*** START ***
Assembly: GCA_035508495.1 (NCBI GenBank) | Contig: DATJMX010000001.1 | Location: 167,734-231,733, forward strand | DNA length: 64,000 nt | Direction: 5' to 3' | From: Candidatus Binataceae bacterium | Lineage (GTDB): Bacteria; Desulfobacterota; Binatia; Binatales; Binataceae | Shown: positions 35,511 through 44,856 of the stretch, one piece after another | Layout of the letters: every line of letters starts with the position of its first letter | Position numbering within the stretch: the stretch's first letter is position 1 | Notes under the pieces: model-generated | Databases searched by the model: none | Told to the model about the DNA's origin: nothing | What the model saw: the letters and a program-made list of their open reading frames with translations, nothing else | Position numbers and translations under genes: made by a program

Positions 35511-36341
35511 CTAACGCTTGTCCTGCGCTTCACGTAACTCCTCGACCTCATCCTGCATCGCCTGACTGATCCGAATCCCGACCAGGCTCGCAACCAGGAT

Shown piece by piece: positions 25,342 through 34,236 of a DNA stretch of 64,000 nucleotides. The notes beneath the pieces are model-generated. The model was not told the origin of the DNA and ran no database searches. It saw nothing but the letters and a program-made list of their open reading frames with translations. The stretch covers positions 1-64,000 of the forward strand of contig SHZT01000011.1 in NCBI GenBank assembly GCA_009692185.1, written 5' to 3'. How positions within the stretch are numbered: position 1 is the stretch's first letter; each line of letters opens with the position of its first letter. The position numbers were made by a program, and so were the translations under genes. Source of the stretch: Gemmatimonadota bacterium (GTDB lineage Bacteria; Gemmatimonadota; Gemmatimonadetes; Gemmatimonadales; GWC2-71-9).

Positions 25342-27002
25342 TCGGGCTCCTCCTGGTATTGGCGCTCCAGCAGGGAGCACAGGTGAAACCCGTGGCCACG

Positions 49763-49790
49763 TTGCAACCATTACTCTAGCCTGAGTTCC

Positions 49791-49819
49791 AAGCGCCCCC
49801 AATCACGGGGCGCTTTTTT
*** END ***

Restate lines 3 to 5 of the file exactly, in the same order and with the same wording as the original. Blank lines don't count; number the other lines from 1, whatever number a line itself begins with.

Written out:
35511 CTAACGCTTGTCCTGCGCTTCACGTAACTCCTCGACCTCATCCTGCATCGCCTGACTGATCCGAATCCCGACCAGGCTCGCAACCAGGAT

Shown piece by piece: positions 25,342 through 34,236 of a DNA stretch of 64,000 nucleotides. The notes beneath the pieces are model-generated. The model was not told the origin of the DNA and ran no database searches. It saw nothing but the letters and a program-made list of their open reading frames with translations. The stretch covers positions 1-64,000 of the forward strand of contig SHZT01000011.1 in NCBI GenBank assembly GCA_009692185.1, written 5' to 3'. How positions within the stretch are numbered: position 1 is the stretch's first letter; each line of letters opens with the position of its first letter. The position numbers were made by a program, and so were the translations under genes. Source of the stretch: Gemmatimonadota bacterium (GTDB lineage Bacteria; Gemmatimonadota; Gemmatimonadetes; Gemmatimonadales; GWC2-71-9).

Positions 25342-27002